Ah! This is my expertise! How about some classics:
Serves six to eight.Yields about 4-1/2 cups
enough for 1-1/4 to 1-1/2 pounds of pasta.
2 Tbs. unsalted butter
2 Tbs. extra-virgin olive oil
1 small yellow onion, finely diced
1/2 medium carrot, peeled and finely diced
1 medium rib celery, finely diced
1 lb. ground pork (preferably from the shoulder)
1/4 lb. thickly sliced prosciutto di Parma, very finely diced
Kosher salt and freshly ground black pepper to taste
1/2 cup dry white wine
1 can (28 oz.) Italian plum tomatoes with their juices, passed through a food mill to remove their seeds
1 cup homemade or low-salt canned chicken broth or beef broth
1/2 cup hot milk
Heat the butter and oil in a small Dutch oven or a wide, heavy-based saucepan over medium heat. When the butter begins to foam, add the onion, carrot, and celery and cook, stirring occasionally, until they’re lightly golden and soft, 5 to 7 min. Raise the heat to high, add the pork and prosciutto, and season lightly with salt and pepper. Cook, stirring and breaking up the pork with a large spoon until the meat loses its raw color, 3 to 5 min. (the meat won’t brown). Add the wine and cook, stirring, until it’s almost completely reduced, 3 to 5 min.
Cook the finely diced carrots, onions, and celery in butter and oil until the vegetables are soft and turn light brown.
Small bits of prosciutto give the sauce rich, full flavor and a traditional Italian feel.
Add the tomatoes and the broth. As soon as the liquid comes to a boil, reduce the heat to low and cook the sauce at a bare simmer for 2 hours. Add the hot milk and simmer half an hour longer, stirring occasionally. At this point, the sauce should have a thick but saucy consistency and a light reddish-brown color. If the sauce has thickened before the cooking time is up, cover the pot. If the sauce is still too thin at the end of cooking, continue to simmer gently, uncovered, until it’s thick. Taste and adjust the seasonings before serving tossed with your favorite pasta.
Adding 1/2 cup whole milk to the reduced sauce smooths out and enriches its flavor.
At the end of cooking, the ragù should have a thick but saucy consistency and a light reddish-brown color, tinted by the addition of the milk.
3 ounces pancetta, diced
3 tablespoons olive oil
2 sweet Italian sausages, preferably fennel-flavored (about 1/2 pound total)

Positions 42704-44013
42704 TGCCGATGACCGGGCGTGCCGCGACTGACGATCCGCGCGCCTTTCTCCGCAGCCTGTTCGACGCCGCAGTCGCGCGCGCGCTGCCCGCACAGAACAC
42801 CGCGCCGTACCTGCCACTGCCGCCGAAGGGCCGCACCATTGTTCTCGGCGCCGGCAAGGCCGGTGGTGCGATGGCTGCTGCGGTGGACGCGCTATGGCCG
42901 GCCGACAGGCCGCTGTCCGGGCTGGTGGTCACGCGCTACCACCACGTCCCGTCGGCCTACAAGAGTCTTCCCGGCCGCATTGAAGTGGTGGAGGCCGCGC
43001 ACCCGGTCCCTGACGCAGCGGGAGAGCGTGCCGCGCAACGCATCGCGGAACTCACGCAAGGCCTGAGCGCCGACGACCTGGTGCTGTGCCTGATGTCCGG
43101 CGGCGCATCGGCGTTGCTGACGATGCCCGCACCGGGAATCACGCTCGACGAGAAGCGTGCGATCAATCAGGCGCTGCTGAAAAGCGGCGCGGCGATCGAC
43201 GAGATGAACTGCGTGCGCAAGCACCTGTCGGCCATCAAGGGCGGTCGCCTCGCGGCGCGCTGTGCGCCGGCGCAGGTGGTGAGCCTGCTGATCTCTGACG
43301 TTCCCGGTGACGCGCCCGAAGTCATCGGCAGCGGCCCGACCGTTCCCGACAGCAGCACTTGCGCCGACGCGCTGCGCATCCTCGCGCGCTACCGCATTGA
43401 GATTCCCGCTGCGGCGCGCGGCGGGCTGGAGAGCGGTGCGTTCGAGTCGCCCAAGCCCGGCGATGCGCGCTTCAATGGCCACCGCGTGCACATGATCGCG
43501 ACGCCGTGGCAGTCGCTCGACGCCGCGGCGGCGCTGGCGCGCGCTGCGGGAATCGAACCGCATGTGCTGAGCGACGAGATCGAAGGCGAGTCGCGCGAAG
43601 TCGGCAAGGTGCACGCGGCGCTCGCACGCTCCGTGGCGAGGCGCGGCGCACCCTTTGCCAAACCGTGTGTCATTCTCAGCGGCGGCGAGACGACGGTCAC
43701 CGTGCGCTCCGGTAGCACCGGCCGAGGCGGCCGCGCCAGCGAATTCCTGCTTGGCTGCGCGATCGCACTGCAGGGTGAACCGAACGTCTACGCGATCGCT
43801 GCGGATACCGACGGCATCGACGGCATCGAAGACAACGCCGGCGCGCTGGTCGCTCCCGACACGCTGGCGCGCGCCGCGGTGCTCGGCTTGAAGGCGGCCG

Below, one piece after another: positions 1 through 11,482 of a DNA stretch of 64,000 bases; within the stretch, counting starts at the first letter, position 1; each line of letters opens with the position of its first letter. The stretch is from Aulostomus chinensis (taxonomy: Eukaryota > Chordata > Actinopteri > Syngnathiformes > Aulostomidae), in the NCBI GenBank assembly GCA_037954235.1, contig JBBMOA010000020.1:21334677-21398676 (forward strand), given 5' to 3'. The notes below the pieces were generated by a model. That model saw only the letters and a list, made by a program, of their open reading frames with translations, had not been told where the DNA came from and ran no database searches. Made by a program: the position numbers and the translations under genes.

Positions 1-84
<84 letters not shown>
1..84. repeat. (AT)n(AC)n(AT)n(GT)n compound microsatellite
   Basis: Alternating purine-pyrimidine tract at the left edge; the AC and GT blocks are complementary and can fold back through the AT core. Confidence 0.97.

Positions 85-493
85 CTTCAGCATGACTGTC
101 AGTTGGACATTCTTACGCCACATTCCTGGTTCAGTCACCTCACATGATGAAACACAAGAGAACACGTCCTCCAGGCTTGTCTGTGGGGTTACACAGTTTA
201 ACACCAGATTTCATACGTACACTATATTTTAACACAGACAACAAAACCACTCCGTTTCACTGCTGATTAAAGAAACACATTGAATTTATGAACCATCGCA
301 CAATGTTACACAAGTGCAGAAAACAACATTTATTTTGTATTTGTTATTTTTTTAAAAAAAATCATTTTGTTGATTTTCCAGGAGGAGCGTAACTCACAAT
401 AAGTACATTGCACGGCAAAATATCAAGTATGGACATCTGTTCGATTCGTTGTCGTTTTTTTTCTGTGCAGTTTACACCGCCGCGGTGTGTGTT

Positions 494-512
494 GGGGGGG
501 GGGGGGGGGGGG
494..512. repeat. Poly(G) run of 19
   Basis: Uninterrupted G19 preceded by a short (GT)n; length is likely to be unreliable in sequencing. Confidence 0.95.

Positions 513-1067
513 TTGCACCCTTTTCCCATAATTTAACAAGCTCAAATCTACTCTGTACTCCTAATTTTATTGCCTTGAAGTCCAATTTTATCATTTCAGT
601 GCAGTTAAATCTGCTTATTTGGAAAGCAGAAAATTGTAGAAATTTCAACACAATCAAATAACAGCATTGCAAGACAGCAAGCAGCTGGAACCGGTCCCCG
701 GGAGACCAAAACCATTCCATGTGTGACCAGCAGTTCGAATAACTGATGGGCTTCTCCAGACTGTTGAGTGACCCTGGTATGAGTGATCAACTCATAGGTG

1 large red bell pepper, cored, seeded, and sliced
1 small green chili pepper, cored, seeded, and sliced
1 medium onion, coarsely chopped
3-4 ripe tomatoes, chopped
1/2 cup red wine
Salt and pepper, to taste
6 eggs, lightly beaten
3 leaves fresh basil, torn into strips
Big pinch of dried oregano
Handful of flat-leaf parsley leaves, chopped
1. In a heavy skillet over medium heat, combine the pancetta with 1 tablespoon of the olive oil. Cook, stirring occasionally, until the fat in the pancetta starts to run and the mixture begins to brown. Meanwhile, remove the skins from the sausages and break the meat up. Stir the sausage meat into the pancetta and brown thoroughly.
2. Add the bell and chili peppers, and onion, with 1 to 2 tablespoons olive oil if the pan seems dry. Cook, stirring, for 8 minutes or until the vegetables soften.
3. Stir in the tomatoes and red wine. Turn up the heat and let the mixture bubble rapidly to reduce the liquid in the pan and make a thick sauce; very little visible liquid should be visible. Add salt and pepper.
4. In a bowl, combine the eggs, basil, and oregano. Pour the egg mixture into the tomato mixture. Cook, shaking the pan and running a palette knife around the edge to loosen it (without mixing it all up), until the edges set. Lift the vegetables and other ingredients gently to let a little of the egg run underneath. In the end you should have a layer of mostly vegetables on the bottom and a layer of mostly egg on the top.
5. Turn on the broiler. Stir the parsley into the vegetables. Slide the frittata under the broiler to set the top and brown it slightly. Serve with plenty of bread.
Enjoy if you make these dishes! Having wine in the recipes is not crucial but adds a rich taste to the dishes.